Joey Bada$$ – Photo via

We got a lot of debut album singles this week, whether it was well-scrubbed garage snot from Bass Drum Of Death, Maggie Bjorklund’s staggered guitar stomp or Joey Bada$$ reminding us how great he is. Oh, also Lil Wayne and Drake just dropped a collab like an hour ago.

Maggie BjorklundMissing At Sea

This Danish damsel played on the new Jack White album. Her own rural guitar squall explorations sound authentically eerie and distressed. This layered pedal steel instrumental would fit great into a Coen brothers backwoods noir scene. It’s the first single off her second album, Shaken, out October 14 on Bloodshot. – Eric Davidson


Joey Bada$$Big Dusty

Big Dusty is the first track we’ve heard off Joey Bada$$’s upcoming debut, B4DA$$. It’s a nostalgic brag track with gritty, rippling production from Pro Era affiliate Kirk Knight, and it makes me very excited for whatever’s coming next. “Can’t be second greatest, I’m the best and def your favorite.” This week, Joey’s right. – Lizzie Plaugic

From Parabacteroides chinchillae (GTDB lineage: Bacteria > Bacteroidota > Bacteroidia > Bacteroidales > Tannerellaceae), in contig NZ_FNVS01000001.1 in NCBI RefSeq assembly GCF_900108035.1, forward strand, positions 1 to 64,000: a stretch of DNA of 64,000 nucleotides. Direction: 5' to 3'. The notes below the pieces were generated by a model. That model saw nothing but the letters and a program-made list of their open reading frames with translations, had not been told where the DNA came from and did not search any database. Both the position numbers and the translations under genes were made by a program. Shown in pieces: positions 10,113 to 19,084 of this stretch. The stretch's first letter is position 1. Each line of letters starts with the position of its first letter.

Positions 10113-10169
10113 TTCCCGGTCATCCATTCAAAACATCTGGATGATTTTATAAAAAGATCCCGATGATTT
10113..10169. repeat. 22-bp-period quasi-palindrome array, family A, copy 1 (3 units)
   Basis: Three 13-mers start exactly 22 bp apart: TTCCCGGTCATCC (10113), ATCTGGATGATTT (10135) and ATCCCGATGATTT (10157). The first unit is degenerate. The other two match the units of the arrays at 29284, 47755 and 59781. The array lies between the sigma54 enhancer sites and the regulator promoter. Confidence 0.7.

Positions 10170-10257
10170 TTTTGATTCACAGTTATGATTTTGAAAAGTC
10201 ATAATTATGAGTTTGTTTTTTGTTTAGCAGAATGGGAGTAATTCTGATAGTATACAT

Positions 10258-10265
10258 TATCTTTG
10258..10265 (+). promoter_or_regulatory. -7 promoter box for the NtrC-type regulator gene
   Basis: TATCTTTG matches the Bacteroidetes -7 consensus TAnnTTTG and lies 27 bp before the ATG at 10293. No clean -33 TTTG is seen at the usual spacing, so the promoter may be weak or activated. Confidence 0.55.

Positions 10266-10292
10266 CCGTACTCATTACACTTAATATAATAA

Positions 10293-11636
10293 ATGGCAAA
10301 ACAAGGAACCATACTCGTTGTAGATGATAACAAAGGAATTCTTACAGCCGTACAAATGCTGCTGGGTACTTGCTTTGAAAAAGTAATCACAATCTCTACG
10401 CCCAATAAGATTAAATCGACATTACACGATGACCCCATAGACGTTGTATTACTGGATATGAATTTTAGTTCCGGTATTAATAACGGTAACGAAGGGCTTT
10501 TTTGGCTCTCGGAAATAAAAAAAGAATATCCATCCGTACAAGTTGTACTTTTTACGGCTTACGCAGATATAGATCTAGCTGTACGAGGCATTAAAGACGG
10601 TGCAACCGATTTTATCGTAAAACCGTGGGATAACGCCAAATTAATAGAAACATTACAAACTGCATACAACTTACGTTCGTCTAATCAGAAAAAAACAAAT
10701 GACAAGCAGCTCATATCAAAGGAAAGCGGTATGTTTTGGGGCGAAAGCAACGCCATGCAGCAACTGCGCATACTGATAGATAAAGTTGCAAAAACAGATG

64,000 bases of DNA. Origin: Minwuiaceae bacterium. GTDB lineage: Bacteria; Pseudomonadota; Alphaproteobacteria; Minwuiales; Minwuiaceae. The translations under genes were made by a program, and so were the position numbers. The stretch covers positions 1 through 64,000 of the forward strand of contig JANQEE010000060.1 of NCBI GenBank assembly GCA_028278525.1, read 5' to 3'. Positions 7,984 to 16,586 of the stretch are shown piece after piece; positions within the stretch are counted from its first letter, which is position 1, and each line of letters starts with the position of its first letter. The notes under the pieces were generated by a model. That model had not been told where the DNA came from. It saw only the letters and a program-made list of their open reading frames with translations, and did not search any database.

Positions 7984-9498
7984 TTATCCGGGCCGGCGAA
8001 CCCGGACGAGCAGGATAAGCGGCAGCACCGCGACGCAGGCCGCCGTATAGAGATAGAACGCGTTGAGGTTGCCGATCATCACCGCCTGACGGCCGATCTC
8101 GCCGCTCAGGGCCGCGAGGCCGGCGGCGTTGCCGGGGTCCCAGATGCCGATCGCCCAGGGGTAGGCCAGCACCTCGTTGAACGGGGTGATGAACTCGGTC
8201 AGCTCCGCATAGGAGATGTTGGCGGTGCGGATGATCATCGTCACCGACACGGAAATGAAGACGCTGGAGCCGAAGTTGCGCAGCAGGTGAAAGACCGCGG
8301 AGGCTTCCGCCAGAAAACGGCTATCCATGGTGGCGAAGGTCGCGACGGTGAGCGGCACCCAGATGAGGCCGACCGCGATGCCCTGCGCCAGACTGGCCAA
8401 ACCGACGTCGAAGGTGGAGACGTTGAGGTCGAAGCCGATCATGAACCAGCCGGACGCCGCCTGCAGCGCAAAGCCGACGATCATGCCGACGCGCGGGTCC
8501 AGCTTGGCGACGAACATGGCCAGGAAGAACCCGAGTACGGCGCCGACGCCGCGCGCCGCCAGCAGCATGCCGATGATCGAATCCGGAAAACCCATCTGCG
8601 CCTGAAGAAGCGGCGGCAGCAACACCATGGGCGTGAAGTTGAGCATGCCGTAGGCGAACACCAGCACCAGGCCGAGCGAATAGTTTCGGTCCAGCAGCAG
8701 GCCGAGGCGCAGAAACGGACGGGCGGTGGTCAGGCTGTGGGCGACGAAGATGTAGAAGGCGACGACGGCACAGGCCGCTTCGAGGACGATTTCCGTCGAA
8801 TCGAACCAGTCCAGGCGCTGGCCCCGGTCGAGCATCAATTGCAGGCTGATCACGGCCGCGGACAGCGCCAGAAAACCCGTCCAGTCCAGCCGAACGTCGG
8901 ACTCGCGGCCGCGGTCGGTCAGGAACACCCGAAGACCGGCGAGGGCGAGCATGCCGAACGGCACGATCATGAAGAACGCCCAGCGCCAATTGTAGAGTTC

Lil WayneGrindin Feat. Drake

I don’t live by many hard and fast rules, but if there’s one thing in life worth sticking to it’s that any new Weezy/Drizzy collabo is automatically my track of the week. Grindin is the latest of the bunch and is allegedly for Wayne’s much hyped, oddly cryptic Carter V release, which at this point has somewhere around a 60% chance of actually existing. Until its release, this woozy Auto-Tune fest will be a solid addition to my Wayne and Drake Spotify playlist somewhere in between “HYFR” and “The Motto” (Don’t judge me). – Max Lefkowitz


Nick HakimI Don’t Know

“I don’t know” is by far my most well-worn response to questions. It frustrates everyone, including me. But I have a feeling if I could sing it the way Nick Hakim does, my perpetual uncertainty would go over a lot better. – David Velásquez


Salt CathedralHoly Soul

With a new EP due the last week of August, Brooklyn’s Salt Cathedral gave us a preview of what to expect with Holy Soul. Breathy and sweet vocals fold and twist over themselves, creating a sense of yearning as finger snaps and handclaps add a catchy staccato to accompany the pulsing drums. Ethereal electronics and the quiet reverence of an organ work together to create a slow build in urgency and ache that sounds like distant memories of a lover floating away from you in some blue-green sea. It’s the perfect antidote to the muggy August heat. – Carrie Brothers